If your small business has seen a lot of growth, you may be realizing that your available space is too small, or that you’re losing out by having a workforce of purely remote employees. While commercial premises can be a necessity for many businesses, rushing into it creates room for a lot of costly errors. Here are some of the most common mistakes entrepreneurs make in the process…
Deposits on a commercial property often have an element to cover VAT if a tenant were to default. However, it’s not always possible to claim back VAT straight away, as landlords will often only issue an invoice for it in the event of overdue rent payments. Usually, with ten-year leases at least, the landlord will want to have a rent review provision in the fifth year, on an “upward only” basis. This will take open market values into account, and provide default provisions if there’s a dispute. While you’re looking at all the reception desks and modern art you want for your office, remember that you’ll have to accommodate for typical rent increases. Failing to budget for this can come back to bite you in a pretty severe way!
If the premises you’re going to rent needs a little TLC to get it suitable for your needs, then you may have some wiggling room to negotiate a rent-free period with the landlord. This can make all the difference to how financially feasible it is to keep the property as your business’s base of operations. Be sure to go over the details of the lease meticulously, and make sure there’s nothing that makes you liable to return the premises to the landlord in a better state of repair than when you started the lease. This can be glaringly unfair, but unfortunately, it’s perfectly legal! You should always make a point to check out the heating, electricity, water and any other services supplied to the property in order to minimize your obligations. As a bare minimum, you should be able to back this up with a photographic schedule of the property’s condition. Full repairing and insuring leases should only be taken as a last resort. Tread very carefully whenever you see the words “replace” or “repair”!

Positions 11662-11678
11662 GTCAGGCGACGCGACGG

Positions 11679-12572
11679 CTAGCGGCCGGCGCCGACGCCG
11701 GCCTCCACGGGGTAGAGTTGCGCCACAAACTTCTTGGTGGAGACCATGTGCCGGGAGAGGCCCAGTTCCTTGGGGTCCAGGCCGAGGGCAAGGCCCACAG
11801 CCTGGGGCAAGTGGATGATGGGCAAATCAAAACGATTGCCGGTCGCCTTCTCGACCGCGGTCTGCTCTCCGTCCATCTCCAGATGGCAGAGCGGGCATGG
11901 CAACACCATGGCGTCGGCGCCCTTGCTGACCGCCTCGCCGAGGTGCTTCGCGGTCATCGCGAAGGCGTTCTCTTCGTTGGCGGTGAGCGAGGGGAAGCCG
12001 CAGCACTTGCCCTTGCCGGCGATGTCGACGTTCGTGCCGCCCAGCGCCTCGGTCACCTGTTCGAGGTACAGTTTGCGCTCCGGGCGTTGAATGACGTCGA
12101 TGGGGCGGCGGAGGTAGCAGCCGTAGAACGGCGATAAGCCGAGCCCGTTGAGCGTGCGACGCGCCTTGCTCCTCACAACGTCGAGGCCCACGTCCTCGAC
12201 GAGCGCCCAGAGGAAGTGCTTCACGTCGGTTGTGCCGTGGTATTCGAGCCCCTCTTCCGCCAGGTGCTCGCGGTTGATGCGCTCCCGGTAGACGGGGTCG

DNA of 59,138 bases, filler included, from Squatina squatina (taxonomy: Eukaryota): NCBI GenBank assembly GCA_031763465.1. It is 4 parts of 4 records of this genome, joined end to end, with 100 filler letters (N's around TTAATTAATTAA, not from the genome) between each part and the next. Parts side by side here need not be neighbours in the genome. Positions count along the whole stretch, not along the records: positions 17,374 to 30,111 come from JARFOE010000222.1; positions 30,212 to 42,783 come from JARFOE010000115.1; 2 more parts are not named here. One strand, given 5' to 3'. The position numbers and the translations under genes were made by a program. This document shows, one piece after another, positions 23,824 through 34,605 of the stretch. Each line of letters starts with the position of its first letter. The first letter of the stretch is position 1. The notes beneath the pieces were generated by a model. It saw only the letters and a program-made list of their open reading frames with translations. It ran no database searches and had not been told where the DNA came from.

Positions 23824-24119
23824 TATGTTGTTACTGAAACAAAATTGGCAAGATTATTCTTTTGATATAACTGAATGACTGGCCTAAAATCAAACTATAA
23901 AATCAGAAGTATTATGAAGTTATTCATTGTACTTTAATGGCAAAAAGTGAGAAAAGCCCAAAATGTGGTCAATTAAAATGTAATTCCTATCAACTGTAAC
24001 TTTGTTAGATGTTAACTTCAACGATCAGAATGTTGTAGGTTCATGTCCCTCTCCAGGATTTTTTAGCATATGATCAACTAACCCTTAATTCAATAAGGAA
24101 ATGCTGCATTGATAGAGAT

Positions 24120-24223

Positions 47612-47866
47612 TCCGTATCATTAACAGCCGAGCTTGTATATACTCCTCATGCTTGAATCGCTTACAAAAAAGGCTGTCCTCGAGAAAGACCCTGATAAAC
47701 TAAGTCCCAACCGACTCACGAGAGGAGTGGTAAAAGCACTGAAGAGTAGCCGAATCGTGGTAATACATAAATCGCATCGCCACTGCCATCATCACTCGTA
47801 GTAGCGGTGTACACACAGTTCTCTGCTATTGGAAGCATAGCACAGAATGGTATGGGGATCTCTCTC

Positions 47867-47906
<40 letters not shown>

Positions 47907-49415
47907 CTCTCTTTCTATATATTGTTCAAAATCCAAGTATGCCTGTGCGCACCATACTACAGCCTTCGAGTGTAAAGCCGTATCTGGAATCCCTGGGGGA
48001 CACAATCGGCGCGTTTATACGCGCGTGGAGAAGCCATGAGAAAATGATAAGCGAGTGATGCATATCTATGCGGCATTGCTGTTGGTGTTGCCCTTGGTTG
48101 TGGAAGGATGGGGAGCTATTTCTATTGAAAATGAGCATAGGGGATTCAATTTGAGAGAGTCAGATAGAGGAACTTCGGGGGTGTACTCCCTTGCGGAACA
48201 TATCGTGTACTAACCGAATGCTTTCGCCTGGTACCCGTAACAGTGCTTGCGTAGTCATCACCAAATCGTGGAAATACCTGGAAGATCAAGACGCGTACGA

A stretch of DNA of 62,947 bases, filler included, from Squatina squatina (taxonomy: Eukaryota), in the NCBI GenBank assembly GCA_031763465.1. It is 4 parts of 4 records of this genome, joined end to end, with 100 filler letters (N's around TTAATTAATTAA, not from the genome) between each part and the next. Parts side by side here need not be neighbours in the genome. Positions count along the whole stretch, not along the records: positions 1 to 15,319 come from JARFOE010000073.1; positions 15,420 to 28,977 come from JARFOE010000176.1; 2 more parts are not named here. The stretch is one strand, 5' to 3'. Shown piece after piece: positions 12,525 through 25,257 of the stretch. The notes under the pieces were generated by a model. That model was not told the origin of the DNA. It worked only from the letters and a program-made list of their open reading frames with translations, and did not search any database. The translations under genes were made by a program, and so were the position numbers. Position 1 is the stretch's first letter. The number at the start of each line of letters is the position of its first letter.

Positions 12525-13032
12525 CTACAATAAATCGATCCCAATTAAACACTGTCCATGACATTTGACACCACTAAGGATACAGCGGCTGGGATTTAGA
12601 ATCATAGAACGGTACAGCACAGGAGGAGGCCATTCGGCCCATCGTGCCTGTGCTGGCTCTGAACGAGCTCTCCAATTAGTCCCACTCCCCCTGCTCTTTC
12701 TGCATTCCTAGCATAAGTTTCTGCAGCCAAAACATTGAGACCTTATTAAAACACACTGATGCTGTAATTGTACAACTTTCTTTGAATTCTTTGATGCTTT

Hopefully, you’ll be moving your operation into an office as a long-term decision. However, if there’s any possibility that you’ll want to terminate the lease early, it’s essential that you have agreed notice periods, which will mean that there won’t be any kind of penalties to pay, and that you’ll only have to pay up until the end of your notice, provided you vacate the property. As with a lot of short-term leases, the landlord may include a clause which means the lease is “outside the act”. This means that there would be no automatic right for you to renew it when it comes to the end of your lease. Always look ahead, even if you plan to hold the property for decades.
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